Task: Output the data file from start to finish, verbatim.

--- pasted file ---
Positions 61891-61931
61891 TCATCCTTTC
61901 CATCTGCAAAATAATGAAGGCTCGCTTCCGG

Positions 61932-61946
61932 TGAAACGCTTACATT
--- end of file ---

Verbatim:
Positions 61891-61931
61891 TCATCCTTTC
61901 CATCTGCAAAATAATGAAGGCTCGCTTCCGG

Positions 61932-61946
61932 TGAAACGCTTACATT